Keeping your homepage design clean and user-friendly is essential. Site visitors tend to get overwhelmed if they receive an excessive amount of information and images. You will look more organized and professional if your site content is well thought out and organized.
What to do: Select a clean, easy-to-navigate layout. Make sure all of your most important content and images are kept above the fold where they’re most likely to be spotted by visitors’ eyes.
What to avoid: Avoid cluttering your homepage with too many photos, icons, clip art, banners, endless text, etc. No one wants to wade through a cluttered, information-overloaded page.
An image is worth a thousand words. When it comes to your homepage, this saying is even more true. Photos have the ability to let your visitors know what your website is about. If you don’t have access to high-quality images, you can choose from Wix’s collection of professional-quality images. Just follow these steps: Go to Wix Editor → Add → Image → Edit Image → Wix Library. Strong images can do the work of countless lines of text – use them to your advantage with eloquence and intelligence. Additionally, we recommend you view some of our most amazing galleries here.
What to do: Use high-resolution photos that will make your users want to see other pages on your site. A recognized indicator of unprofessionalism is always a poor-quality photo.
What to avoid: You don’t have to add all the amazing images you have. A few good and powerful images should be more than enough.
3. Colors and backgrounds
These simple but important elements set the tone for your home page, and it will likely do so on every page of your site. That said, doesn’t that make you want to choose wisely? The Wix Editor makes it easy for you by giving you tons of beautiful backgrounds, as well as useful pre-made color swatches called color palettes. You can click on it to see how your site’s appearance changes, or you can create your own custom palette. You can even upload one of your own images and set it as your background – great, right?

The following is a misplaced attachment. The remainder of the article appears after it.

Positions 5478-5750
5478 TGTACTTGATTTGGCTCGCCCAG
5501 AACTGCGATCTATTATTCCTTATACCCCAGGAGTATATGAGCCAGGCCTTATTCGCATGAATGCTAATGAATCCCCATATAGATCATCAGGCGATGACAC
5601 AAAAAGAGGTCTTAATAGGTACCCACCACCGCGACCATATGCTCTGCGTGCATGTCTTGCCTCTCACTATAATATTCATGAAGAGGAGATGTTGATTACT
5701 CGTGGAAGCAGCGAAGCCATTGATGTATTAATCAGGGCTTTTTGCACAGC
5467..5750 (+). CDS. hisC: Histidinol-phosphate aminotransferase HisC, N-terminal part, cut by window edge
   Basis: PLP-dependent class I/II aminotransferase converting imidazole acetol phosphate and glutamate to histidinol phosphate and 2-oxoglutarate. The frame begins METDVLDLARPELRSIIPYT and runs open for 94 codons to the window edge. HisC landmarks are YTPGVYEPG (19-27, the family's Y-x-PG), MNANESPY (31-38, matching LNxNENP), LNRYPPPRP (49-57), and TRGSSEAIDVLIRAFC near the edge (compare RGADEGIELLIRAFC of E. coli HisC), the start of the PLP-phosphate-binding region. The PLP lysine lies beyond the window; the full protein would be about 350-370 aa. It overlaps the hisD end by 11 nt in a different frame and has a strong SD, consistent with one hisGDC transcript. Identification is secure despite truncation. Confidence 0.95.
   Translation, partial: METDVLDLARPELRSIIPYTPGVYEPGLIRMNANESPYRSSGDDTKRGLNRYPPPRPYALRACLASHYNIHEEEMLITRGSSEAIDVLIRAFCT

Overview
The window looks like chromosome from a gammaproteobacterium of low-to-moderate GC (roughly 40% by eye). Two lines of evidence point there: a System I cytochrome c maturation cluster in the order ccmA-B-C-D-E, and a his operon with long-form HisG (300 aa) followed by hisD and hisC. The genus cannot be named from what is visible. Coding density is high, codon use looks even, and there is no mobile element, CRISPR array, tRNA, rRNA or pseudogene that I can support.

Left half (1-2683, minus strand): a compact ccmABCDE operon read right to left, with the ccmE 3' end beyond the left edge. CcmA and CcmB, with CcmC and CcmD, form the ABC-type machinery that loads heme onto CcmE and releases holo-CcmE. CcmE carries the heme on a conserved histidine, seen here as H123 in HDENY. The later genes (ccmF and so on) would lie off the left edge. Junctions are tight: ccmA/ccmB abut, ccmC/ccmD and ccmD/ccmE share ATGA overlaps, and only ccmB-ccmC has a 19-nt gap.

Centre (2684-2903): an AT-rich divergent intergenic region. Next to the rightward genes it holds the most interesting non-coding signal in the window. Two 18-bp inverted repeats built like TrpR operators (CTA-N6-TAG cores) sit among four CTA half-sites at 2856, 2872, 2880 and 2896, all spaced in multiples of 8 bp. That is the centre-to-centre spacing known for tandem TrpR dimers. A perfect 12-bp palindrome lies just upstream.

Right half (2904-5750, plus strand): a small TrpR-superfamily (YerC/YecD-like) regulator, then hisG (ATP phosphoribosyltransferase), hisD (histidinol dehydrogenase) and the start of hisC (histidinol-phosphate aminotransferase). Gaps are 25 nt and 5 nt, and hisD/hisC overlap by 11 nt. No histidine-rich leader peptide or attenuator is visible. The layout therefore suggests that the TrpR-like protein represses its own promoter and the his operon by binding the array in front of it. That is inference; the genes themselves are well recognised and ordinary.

What to do: Use a combination of colors and backgrounds that work well together and reinforce your brand identity.
What to avoid: Stay away from the idea of adding too many colors and don’t choose a background that will be the center of attention. Prioritize your main images and text.
You can’t have a perfect landing page without a good, solid copy. Your first goal should be to make sure visitors immediately understand what your site is about. But remember that you will be able to include more details on other pages of your website, so there is no need to write a novel from scratch. For example: writing a bio about yourself on your homepage is just redundant when you have a separate page called “Bio”. Getting carried away and writing overly descriptive paragraphs is a sure way to put your users to sleep.
What to do: Keep the text fresh and up to date. This will let readers know that your site is up to date and a reliable and consistent source of information.
What to avoid: In most cases, no one is willing to sit down for a few hours and read all the text on your website. Make sure you don’t lose your visitors’ attention by including too much detail or repeating the same thing over and over when it’s just not necessary.
Not all homepages will have or even need buttons, but if you’re going to use them, you need to get it right. Your buttons, or calls to action, are gateways to other pages, websites, promotional items, product galleries, and more. If the goal is to get people to act and click, you’ll need to make it appealing.
What to do: Keep your call-to-action wording as clear and short as possible. Do your best to keep it under four words.
What to avoid: Try not to let your calls to action go unnoticed. If you want people to click, don’t overlook the importance of their location.